Scattered throughout the food and diet literature is the suggestion that to ensure optimal health we should return to the eating patterns before the 1960s. This concept was popularised by Michael Pollan. In his book In Defence of Food2 one of his food rules is ‘don’t eat anything your great-grandmother would not recognise as food’. His implied take-away message is we should ‘eat real, proper, simple food’ – not the kind from a packet. Others have suggested going back two generations further ‘eat the way your great-great-great-grandparents ate, and you’ll live a long life’ 3, or to ‘eat at the table of your ancestors’.4
I wondered whether this could be true and whether I could prove it. To begin with, my great-great-great-grandparents number 32. To find if that statement was true, I would have to trace my family history to those 32 ancestors, understand their backgrounds, deduce what they probably ate, then contemplate if foods they were eating in the manner they were eating them was still available to me and could improve my own longevity.
This was an intriguing concept and I decided to investigate.
Food is such an integral part of our daily lives, you would think there would be a short, simple and universally accepted description. Alas, this is not so and there are several and somewhat conflicting definitions. Today there are over 120,000 (1) foods available world-wide and up to 40,000 choices in Australian supermarkets (2). Food-types range from basic food commodities to extractions from foods to products with a multitude of ingredients. This is a brief outline of the various definitions of the different foods and food product types, and descriptions of what is classified as food and what isn’t.
“Food” can be simply described as substances (including drinks) that nourish us, vehicles for nutrients of carbohydrate, fat, protein, vitamins, minerals, and trace elements. Nutrition textbooks define food in this manner, as substances ‘derived from plants or animals that can be taken into the body to yield energy and nutrients for the maintenance of life and the growth and repair of tissues’ (3).
The three important elements therefore that define a food from a nutritional perspective are: (1) it must contain at least one nutrient (2) it must perform at least one function of keeping us alive or healthy, and (3) it is derived from plants or animals – or in some cases fungi or insects. It follows that no substance can be defined as ‘food’ unless it satisfies those three elements.
Food regulations governing supply and food safety, however, have a broader sweep and describe ‘food’ as ‘anything that is intended or offered for human consumption’ (4), which can include animals, plants, prepared or partly prepared; ingredients; additives; anything used in its preparation; anything coming in contact with that substance, such as processing aids; or chewing gum (5-7). In other words, anything edible.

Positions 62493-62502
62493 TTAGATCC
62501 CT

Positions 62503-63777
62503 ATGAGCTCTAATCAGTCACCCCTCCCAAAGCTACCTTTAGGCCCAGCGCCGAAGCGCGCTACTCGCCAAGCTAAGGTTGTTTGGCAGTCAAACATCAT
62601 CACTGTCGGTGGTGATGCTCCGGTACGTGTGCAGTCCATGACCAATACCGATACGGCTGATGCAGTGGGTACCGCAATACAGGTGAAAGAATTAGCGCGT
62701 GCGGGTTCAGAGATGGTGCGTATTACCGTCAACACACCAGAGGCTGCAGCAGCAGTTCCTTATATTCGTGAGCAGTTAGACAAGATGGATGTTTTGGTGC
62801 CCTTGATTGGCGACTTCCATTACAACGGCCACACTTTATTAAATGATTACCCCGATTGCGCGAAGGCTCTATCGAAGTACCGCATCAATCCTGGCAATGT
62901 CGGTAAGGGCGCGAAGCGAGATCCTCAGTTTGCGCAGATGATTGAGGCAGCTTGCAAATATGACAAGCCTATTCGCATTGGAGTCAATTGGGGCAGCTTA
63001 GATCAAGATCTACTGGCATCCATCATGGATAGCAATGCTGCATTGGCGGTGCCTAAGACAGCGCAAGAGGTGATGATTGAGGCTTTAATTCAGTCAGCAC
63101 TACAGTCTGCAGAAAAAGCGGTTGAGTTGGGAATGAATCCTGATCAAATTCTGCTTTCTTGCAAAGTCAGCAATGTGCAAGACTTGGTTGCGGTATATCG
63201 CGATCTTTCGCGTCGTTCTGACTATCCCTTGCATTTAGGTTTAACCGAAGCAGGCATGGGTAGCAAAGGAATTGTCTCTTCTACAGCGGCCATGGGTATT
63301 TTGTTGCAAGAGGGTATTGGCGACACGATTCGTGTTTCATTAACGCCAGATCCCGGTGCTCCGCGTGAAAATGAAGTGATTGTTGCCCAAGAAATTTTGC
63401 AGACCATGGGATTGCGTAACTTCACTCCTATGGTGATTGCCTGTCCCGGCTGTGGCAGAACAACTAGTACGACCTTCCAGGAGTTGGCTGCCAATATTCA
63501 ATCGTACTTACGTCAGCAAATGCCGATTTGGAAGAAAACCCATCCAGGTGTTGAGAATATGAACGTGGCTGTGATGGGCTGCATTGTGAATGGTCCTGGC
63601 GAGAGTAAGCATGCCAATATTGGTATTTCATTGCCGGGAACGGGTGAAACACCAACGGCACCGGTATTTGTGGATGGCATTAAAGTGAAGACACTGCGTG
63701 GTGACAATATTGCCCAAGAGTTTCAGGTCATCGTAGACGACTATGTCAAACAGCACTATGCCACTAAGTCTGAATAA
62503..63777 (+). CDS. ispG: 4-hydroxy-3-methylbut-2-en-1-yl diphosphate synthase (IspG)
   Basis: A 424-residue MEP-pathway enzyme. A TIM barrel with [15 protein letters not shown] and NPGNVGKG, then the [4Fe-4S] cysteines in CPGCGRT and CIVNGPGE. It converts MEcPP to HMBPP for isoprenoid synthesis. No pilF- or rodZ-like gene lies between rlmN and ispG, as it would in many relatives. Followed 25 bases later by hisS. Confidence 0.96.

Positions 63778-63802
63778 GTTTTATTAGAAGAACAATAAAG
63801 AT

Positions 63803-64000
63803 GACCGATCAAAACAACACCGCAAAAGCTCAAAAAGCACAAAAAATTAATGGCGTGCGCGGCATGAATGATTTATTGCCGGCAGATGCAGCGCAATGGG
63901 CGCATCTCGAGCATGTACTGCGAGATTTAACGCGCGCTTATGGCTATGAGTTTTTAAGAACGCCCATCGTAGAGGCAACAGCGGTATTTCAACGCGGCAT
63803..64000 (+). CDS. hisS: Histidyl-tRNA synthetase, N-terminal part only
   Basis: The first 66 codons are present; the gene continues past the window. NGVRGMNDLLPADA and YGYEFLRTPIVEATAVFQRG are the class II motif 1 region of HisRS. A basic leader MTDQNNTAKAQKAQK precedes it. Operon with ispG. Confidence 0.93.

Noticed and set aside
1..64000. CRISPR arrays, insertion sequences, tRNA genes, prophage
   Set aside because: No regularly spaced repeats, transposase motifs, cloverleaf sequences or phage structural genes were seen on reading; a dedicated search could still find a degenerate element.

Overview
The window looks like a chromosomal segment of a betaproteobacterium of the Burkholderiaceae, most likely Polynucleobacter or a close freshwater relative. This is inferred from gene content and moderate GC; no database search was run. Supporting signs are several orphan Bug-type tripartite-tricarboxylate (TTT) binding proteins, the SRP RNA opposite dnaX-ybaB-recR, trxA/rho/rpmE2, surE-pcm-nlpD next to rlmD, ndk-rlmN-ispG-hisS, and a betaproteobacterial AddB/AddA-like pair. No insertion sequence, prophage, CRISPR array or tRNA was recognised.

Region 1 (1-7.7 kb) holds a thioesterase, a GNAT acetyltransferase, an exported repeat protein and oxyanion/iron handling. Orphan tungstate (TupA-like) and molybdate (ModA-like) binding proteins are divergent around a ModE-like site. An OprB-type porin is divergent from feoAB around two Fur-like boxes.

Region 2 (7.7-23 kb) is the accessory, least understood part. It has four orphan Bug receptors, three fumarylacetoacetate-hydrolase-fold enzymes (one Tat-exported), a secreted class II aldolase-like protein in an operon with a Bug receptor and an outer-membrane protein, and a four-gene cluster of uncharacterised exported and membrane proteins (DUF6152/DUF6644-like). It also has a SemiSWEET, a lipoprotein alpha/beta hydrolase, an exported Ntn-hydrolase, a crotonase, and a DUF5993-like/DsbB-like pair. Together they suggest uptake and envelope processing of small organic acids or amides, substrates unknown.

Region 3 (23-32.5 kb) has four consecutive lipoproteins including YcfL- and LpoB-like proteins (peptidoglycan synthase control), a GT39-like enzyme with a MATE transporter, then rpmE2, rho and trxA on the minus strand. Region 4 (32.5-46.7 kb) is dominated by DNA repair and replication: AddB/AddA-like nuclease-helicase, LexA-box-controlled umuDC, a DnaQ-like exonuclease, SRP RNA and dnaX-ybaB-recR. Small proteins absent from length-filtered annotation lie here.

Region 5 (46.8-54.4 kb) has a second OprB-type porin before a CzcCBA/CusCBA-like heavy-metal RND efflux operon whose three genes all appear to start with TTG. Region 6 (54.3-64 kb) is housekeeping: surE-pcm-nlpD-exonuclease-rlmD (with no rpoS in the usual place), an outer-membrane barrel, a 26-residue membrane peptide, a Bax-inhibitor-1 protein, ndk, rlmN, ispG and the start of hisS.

Therefore, although from a supply perspective, ‘food’can be any substance that we can consume (all the items on supermarket shelves), not everything we consume as food or within foods is actually ‘food’ (from a nutritional perspective) as some foods, and some substances added to food, provide no nutrients, do not contribute to the primary function of food, or are not derived from plants or animals.
Food is comprised of many distinct chemical substances which can broadly be divided into nutritional and non-nutritional components.(6-8)
Nutrients are chemical substances in the food we eat that interact within the body and are needed throughout the whole of life. There are six main types of nutrients in foods, divided into 2 main groups. Continue reading “Food. What’s in it?”→
Breaking away from guidelines that focus on nutrients, researchers in Brazil have developed a system of food classification based on the degree of food processing. They call this NOVA – ‘The Star Shines Bright’ – and have applied this to the most recent Dietary Guidelines for the Brazilian Population (1). Continue reading “Food Processing # 1”→
FOOD. Photo by Leonie Elizabeth. 03 February 2018.
What is Food?
Food is such an important part of all our daily lives that one would think there would be a universally accepted simple definition. When I went hunting for one, I found that there was no clear definition.
Medically defined, food is described as ‘a nourishing substance that is eaten or otherwise taken into the body to sustain life, provide energy, or promote growth’ (1). Legal definitions in food regulations on supply have a broader sweep effectively describing food as ‘anything that is intended or offered for human consumption’ (2) which can include animals and plants, prepared or partly prepared; ingredients; additives; anything used in its preparation; anything that comes in contact with that substance, such as processing aids; or chewing gum (3-5). Continue reading “ACHIVED: Food. What is it?”→